Cato Networks Knowledge Base

Introducing Cato Networks' Internet Recovery

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Overview of Recovering Internet Traffic 

In the rare case that a site loses connectivity to the Cato Cloud, the Internet Recovery feature helps you easily restore traffic directly to and from the Internet. Internet Recovery is part of the Socket’s recovery features that prioritize connectivity and minimize disruption to traffic flows.  

Internet Recovery is enabled by default and you can use the Cato Management Application to disable it for a specific site or for the entire account. 

How Does Internet Recovery Work? 

This section describes when the Socket activates Internet Recovery to connect directly to the Internet and then resumes sending the traffic over the Cato Cloud. 

Activating Internet Recovery  

If the tunnel between the Socket and the PoP (Cato Cloud) is disconnected, the Socket immediately moves to Internet Recovery mode. The tunnel is considered disconnected if there is 100% packet loss, or the Socket stops receiving responses to consecutive keep alive messages 

First the Socket randomly selects link and designates it for Internet Recovery. Then the Socket transfers the Internet traffic directly to the Internet (the local ISP)Because the traffic bypasses the Cato Cloud, the Cato security protections, such as firewall and IPS, are not applied 

Note: Internet Recovery doesn't modify WAN traffic between your sites. To recover WAN traffic if a site can't connect to the Cato Cloud, enable the WAN Recovery feature. For more about WAN Recovery, see Adding Advanced Features to Sites.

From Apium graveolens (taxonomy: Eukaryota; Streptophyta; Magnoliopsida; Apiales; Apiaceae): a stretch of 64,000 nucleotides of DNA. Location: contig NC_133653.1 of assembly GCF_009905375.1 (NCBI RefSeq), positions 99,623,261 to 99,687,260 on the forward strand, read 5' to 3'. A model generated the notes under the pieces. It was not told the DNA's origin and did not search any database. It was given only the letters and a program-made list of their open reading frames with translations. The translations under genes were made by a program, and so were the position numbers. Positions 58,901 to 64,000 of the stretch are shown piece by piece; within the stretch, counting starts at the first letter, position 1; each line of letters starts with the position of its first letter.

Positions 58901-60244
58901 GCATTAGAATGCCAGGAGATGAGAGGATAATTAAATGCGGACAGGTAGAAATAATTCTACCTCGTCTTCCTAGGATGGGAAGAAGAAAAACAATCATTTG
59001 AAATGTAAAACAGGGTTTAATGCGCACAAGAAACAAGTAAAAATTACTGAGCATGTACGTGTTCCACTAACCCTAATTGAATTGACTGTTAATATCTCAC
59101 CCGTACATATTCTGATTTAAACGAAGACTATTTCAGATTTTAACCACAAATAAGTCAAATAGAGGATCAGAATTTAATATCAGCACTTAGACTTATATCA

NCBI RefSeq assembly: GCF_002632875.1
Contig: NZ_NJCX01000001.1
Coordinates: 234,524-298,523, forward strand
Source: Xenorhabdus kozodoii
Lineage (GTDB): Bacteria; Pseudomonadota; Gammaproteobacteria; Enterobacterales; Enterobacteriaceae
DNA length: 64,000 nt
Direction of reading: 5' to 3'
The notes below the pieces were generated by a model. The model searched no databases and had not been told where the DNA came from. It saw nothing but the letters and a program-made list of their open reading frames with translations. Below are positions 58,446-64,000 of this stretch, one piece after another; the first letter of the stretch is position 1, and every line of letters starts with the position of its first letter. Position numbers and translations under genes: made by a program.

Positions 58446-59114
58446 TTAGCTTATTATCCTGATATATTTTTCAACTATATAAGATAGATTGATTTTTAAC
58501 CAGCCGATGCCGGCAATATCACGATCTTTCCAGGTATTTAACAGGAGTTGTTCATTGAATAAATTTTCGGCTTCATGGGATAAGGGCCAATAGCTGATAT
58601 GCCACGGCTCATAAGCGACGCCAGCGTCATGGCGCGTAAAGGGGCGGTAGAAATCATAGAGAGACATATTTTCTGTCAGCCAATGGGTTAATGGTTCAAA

If the Socket temporarily disconnects from the Cato Cloud, for example it identifies a better transport or PoP, Internet Recovery lets users continue to access the Internet. 

For sites with Socket High-Availability (HA) and Internet recovery feature enabled, when there are connectivity issues with the Cato Cloud, first the Socket HA is activated. The primary Socket fails over to the secondary Socket. And, if there are still connectivity issues with the Cato Cloud, then the Internet recovery is activated on the secondary Socket.  

Restoring Traffic to the Cato Cloud 

The Socket keeps trying to connect to the Cato Cloud and when the Socket receives responses to the keep alive messages, it identifies that the link with the Cato Cloud is restored. The Socket then immediately routes the traffic over the Cato Cloud.  

In some cases, the tunnel can repeatedly disconnect in short intervals, then Cato uses a back-off algorithm to prevent flapping between trying to connect to Cato Cloud or to the local ISP (Internet Recovery). 

The first time that the connection with the PoP is recovered, the Socket immediately creates a tunnel to the Cato Cloud. If there is another Socket disconnect within the next 1024 seconds (~17 min), the Socket waits 8 seconds before restoring connectivity to the Cato Cloud (when the connection recovers). In the next times the Socket disconnects, it waits for 16 seconds, 32 seconds and so on until the maximum of 1024 seconds. Once the Socket tunnel is connected to the Cato Cloud for more than 1024 seconds, then the Socket is considered stable. Then the back-off delay resets to waiting for 8 seconds. 

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